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7 Myths About Strength Training For Runners

Strength Training for Runners

7 Myths About Strength Training for Runners
By Will Lind
Image © ruigsantos / Dollar Photo Club

There are so many objections to strength training for runners. Most of the time they are due to misinformation or are hidden excuses. If you’ve been putting off or ignoring incorporating some degree of strength work into your training, it’s time to change because the benefits are established and they are numerous. Strength training for runners is here to stay. Here we look at a few of the common concerns about strength training and assert some contrary opinions.

Seven Myths About Strength Training for Runners

  1. It makes you big and bulky:

You can strengthen your body without getting big. If running is your main target, supplementary strength training is unlikely to add much size to your body, if any at all. If anything, strength training will improve your metabolic conditioning, going towards burning visceral fat and adding lean muscle, therefore improving your body fat composition.

  1. You need equipment and gear:

Equipment and gear can enhance your training but is not necessary. Saying otherwise is an excuse, not a reason. In fact, for most runners body weight exercises provide more than enough resistance to meet your strength training needs and there are virtually no limits to what you can do with your body alone, if you have the mind to go that far.

  1. It will slow me down:

Wrong again. Inappropriate focus on strength training for runners will slow you down. Or, if you cycle your program you will experience phases where you run slower, but that is part of the plan, where you sacrifice some speed now to focus on strength so that you are capable of greater speed later on. If you integrate strength training with the right focus and volume you will not only run faster, but you will do it easier too.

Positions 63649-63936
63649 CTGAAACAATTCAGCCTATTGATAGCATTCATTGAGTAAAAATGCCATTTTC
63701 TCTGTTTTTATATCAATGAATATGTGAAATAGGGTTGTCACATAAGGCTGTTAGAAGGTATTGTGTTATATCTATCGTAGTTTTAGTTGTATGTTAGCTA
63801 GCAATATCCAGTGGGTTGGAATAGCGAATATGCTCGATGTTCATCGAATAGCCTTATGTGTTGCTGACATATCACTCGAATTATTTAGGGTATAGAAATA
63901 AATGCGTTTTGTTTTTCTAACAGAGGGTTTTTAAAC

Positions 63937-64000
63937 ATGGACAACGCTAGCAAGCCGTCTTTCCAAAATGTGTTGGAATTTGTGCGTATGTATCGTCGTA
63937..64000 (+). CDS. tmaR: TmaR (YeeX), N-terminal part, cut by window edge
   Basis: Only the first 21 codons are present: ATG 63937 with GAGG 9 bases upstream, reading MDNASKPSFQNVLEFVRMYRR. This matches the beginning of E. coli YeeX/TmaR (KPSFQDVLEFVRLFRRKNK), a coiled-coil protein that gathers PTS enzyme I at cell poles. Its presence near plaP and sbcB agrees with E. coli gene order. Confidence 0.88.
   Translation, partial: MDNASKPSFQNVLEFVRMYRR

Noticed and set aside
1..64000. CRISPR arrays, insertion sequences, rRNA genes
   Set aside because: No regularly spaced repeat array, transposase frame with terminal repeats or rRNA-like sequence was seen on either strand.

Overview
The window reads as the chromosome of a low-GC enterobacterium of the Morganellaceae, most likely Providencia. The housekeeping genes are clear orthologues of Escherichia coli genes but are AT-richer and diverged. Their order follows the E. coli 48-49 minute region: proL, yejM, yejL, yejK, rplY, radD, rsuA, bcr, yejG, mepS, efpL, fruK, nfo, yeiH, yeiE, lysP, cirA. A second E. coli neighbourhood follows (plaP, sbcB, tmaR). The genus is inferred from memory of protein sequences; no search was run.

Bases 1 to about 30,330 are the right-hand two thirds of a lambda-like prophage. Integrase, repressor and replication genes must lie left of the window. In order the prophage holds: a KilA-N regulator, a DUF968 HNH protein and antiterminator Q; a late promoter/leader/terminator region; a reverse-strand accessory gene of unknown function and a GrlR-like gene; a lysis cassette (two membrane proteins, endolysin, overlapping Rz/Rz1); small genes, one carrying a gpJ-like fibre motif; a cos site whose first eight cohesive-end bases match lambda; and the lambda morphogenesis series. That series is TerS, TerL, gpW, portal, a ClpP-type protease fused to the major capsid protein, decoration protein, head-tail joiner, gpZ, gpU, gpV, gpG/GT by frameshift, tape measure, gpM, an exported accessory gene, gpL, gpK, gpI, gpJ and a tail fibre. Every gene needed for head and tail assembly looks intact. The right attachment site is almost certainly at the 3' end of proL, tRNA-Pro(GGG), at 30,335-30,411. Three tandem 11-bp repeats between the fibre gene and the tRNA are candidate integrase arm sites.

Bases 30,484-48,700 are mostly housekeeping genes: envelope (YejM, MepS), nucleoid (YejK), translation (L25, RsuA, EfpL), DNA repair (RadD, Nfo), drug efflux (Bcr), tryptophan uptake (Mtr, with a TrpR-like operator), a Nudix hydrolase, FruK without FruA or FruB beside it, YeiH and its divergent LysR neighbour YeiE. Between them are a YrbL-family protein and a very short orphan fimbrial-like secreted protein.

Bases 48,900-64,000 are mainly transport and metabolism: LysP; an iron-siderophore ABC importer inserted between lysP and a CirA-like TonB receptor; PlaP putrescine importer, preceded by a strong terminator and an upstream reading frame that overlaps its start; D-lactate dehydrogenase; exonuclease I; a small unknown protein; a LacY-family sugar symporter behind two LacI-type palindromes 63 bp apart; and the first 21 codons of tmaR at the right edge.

1. Gym Stuff is for Meatheads:

Yes, it is. But it’s not just for meatheads, and meatheads think running is for weak people. You’re both wrong. Both worlds are good for both types of athlete and the ones who have a foot in each world are the real winners.

  1. It’s Dangerous:

Did you know running has one of the highest incidents of injury with anywhere up to 70% of runners getting injured in a 12 month period?[1] Guess what, running could be considered dangerous. Strength training is as safe as your instruction and intelligent progress makes it. Act silly, don’t treat movements with respect and fail to seek proper instruction, and you might well end up injured, sometimes badly. But you can also opt for some safe movements that have a very low risk of injury, less so than running even.

  1. If I’m not running, I’m not getting better at running:

Sort of true. Strength training makes you stronger. If you don’t then transition that strength into running, you won’t be a better runner. But strength training for runners is efficient and safe (if done correctly) so you can develop in a few months what it might takes years of running to do.

  1. It will leave me sore and aching so I can’t run properly:

This is also sort of true. If you train hard in a strength workout it is likely to leave you feeling sore. This is especially true for beginners when your body is shocked in a big way by the new movements and exertion. This is sometimes unavoidable, but it is unnecessary. Moderate, tolerable soreness is all you ever have to experience. No doubts you will go beyond this as you seek to push your limits, which is understandable, but no, the crippling pain isn’t essential, or ever needed at all really.

[1] Sports Medicine Australia; http://sma.org.au/resources-advice/sports-fact-sheets/running/, accessed 22 July 2014.

Will Lind
About Will Lind (168 Articles)
A minimalist runner that otherwise doesn't discriminate, Will Lind is the Editor-in-Chief and Founder of Functional Running. A true run lover, Will's passion encompasses the full spectrum of running and lies in the soul of the run. A Personal Trainer, Run Coach and romantic at heart, Will enjoys flipping from heartfelt run reflection to critical analysis on a whim.
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